Dr Thérèse Coffey stresses the significance of continuously evolving our sustainability measures and policies in accordance to improvements in our understandings of the environment. The 25 Year Environmental Plan holds even greater significance in this sense, as it is representative of government efforts to achieve sustainability and identify opportunities with biodiversity net gain (a developing issue) at the core of its concern. She then takes time to highlight the paramount importance of environmental professionals throughout this process— ‘we do need your vision to rethink the environments in planning, your expertise to deliver this successfully and your passion to inspire a future generation of experts to keep us on track.’
Employer Champions—Official Launchby Dr Emma Wilcox Chief Executive, Society for the Environment
Dr Emma Wilcox, Chief Executive to the Society for the Environment proudly announces the launch of the Employer Champions scheme. As part of the Society’s commitment to develop relationships with key employers, better comprehend their standards in hiring and ensure the competency of individuals and teams in making prudent environmental decisions, Emma recognises and thanks the Employer Champions who willingly took part in its pilot programme.
Six organisations were announced as the first Chartered Environmentalist (CEnv) Employer Champions and one as the first Registered Environmental Technician (REnvTech) Employer Champion. Find out more about the CEnv Employer Champions here and the REnvTech Employer Champions here. For more information on the simple process of becoming an Employer Champion, take a look at the How To Become an Employer Champion page.
CEnv Employer Champions:
REnvTech Employer Champions:
New Honorary Fellows & Special Lecture by Sir Graham Wynne by Prof. Carolyn Roberts CEnv, Chair of the Honorary Fellows Committee
The Society took to the World Environment Day celebrations to present three new Honorary Fellows of the Society for the Environment (HonFSE). In no particular order, the newly appointed Honorary Fellows are Jennifer Blumhof CEnv, Keith Lawrey and Sir Graham Wynne.
Shortly succeeding the announcement, Sir Graham Wynne HonFSE delivered an inspiring lecture on the value of pragmatic action to combat environmental challenges, notably placing emphasis on the gravity of land usage in attaining net zero. As he eloquently states, ‘natural assets are humanity’s first line of defence against climate change’—however, only rarely are such considerations strategically evaluated in national policy frameworks, and even less so on an international scale. It is therefore the responsibility of environmental professionals to be transparent about any outliers, trade-offs and contradictions, actively aiding policymakers in making the most favourable decisions for their respective countries.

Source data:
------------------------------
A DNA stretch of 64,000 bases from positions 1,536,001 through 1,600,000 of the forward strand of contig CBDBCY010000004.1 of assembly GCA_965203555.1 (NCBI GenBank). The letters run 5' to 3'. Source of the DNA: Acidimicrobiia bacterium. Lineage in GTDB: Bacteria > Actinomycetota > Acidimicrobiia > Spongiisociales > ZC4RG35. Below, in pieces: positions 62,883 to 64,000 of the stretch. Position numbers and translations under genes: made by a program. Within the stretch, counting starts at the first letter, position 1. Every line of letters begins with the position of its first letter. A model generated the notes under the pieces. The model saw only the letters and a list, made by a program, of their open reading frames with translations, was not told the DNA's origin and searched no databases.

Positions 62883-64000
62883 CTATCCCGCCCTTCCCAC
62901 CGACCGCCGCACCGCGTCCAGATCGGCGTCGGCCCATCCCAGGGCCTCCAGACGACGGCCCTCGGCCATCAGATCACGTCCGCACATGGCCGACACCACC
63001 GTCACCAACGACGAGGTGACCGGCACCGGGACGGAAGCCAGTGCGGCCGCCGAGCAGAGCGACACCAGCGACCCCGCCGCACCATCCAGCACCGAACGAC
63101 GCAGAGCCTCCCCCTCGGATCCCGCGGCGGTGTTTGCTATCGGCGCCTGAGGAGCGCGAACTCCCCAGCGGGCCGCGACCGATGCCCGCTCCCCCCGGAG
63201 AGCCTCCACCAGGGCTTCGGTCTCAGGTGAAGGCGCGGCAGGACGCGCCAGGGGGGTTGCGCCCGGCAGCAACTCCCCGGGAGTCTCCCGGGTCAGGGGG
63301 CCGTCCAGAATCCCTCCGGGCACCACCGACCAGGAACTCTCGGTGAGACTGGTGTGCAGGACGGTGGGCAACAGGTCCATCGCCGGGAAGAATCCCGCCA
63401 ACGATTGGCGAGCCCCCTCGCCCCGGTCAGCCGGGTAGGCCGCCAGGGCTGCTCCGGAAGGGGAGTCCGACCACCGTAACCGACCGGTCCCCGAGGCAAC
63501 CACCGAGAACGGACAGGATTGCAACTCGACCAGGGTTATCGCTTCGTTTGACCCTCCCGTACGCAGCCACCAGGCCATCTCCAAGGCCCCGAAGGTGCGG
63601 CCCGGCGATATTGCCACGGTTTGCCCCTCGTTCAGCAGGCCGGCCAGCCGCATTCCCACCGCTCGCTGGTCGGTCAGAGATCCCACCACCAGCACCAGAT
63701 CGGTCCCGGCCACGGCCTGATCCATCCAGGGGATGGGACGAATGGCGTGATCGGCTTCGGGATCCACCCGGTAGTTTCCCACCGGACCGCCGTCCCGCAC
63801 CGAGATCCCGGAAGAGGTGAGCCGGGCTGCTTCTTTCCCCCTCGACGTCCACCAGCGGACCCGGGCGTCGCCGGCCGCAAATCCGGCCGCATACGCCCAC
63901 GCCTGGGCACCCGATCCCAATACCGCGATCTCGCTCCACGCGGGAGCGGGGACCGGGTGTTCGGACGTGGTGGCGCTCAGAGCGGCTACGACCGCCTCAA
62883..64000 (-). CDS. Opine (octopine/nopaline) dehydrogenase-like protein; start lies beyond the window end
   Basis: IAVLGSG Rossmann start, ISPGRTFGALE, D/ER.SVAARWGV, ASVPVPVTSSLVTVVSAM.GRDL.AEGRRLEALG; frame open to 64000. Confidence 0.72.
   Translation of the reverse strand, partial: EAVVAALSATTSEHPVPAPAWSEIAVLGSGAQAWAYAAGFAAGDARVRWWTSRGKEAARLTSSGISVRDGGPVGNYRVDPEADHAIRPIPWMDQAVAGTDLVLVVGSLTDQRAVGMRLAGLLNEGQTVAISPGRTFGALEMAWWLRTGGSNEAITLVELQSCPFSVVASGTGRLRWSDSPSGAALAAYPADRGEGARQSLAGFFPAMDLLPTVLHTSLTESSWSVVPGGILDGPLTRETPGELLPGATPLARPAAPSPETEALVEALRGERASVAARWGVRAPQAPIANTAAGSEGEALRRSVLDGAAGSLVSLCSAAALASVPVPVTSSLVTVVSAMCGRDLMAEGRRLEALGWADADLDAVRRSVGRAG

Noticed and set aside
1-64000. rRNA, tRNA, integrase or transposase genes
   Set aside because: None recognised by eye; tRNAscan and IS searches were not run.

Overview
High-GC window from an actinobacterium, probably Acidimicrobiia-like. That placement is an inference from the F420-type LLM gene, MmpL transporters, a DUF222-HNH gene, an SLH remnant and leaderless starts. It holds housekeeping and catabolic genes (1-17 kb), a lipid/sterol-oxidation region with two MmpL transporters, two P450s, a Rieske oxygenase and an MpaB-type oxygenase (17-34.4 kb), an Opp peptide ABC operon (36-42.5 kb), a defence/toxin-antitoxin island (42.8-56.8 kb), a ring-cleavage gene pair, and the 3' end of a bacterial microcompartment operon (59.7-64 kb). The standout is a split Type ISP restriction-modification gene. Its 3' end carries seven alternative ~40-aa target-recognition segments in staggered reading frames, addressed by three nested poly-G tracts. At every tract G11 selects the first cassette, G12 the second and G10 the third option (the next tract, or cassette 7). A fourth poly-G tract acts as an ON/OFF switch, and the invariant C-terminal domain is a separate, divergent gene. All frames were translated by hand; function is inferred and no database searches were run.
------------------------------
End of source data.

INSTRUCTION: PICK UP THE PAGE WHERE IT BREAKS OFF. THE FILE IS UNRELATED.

Environmental Professional of the Year 2019 Announcementby Prof. Will Pope HonFSE CEnv, Chair of the Society for the Environment
Preceding the concluding awards ceremony, Will Pope, Chair of the Society for the Environment, recognised the contributions of Elaine Rutherford to the Society, having dedicated a decade of distinguished work to the organisation.
Two Highly Commended Finalists and the Winner of the 2019 Environmental Professional of the Year Award were selected after careful deliberation.
In no particular order, the Highly Commended Finalists were announced to be Diana Pound CEnv (Director and Lead Dialogue Designer/Facilitator at Dialogue Matters) and Professor Carolyn Roberts CEnv (Self-employed Environmental Consultant and Entrepreneur-in-Residence at Keele University).
After much anticipation, this year’s winner of the prestigious award was revealed as Jerome Baddley CEnv, Head of Unit for the National Sustainable Development Unit for the NHS, Public Health and Social Care at the NHS and Public Health England. Jerome showcased admirable dedication to sustainability throughout his twenty-year career in the environmental sector, most recently having produced the UK’s first city-wide energy and carbon strategy in Nottingham City, resulting in a 50% reduction in their carbon footprint. Read more about Jerome’s inspiring career here.
As the events came to an end, special thanks were dedicated to Event Sponsor Severn Trent, Venue Sponsor Kew and Clean Air Day, of which the Society is an Official Supporter. A final warm round of applause was devoted to Dougal Driver CEnv for Chairing the day’s proceedings.
A big thank you to our sponsors, Severn Trent and Kew, who made the event a great success!